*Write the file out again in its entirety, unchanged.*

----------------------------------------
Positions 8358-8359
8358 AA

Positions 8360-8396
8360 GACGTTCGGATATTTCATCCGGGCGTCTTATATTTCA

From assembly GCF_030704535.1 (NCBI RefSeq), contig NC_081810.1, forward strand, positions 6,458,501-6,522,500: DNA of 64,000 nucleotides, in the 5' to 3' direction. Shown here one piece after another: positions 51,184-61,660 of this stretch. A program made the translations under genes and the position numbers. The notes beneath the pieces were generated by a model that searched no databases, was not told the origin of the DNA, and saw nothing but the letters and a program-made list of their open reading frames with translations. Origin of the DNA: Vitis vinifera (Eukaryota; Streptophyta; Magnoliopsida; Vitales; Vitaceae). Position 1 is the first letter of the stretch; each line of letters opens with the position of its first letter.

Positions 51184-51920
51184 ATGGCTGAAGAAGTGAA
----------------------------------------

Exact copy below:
Positions 8358-8359
8358 AA

Positions 8360-8396
8360 GACGTTCGGATATTTCATCCGGGCGTCTTATATTTCA

From assembly GCF_030704535.1 (NCBI RefSeq), contig NC_081810.1, forward strand, positions 6,458,501-6,522,500: DNA of 64,000 nucleotides, in the 5' to 3' direction. Shown here one piece after another: positions 51,184-61,660 of this stretch. A program made the translations under genes and the position numbers. The notes beneath the pieces were generated by a model that searched no databases, was not told the origin of the DNA, and saw nothing but the letters and a program-made list of their open reading frames with translations. Origin of the DNA: Vitis vinifera (Eukaryota; Streptophyta; Magnoliopsida; Vitales; Vitaceae). Position 1 is the first letter of the stretch; each line of letters opens with the position of its first letter.

Positions 51184-51920
51184 ATGGCTGAAGAAGTGAA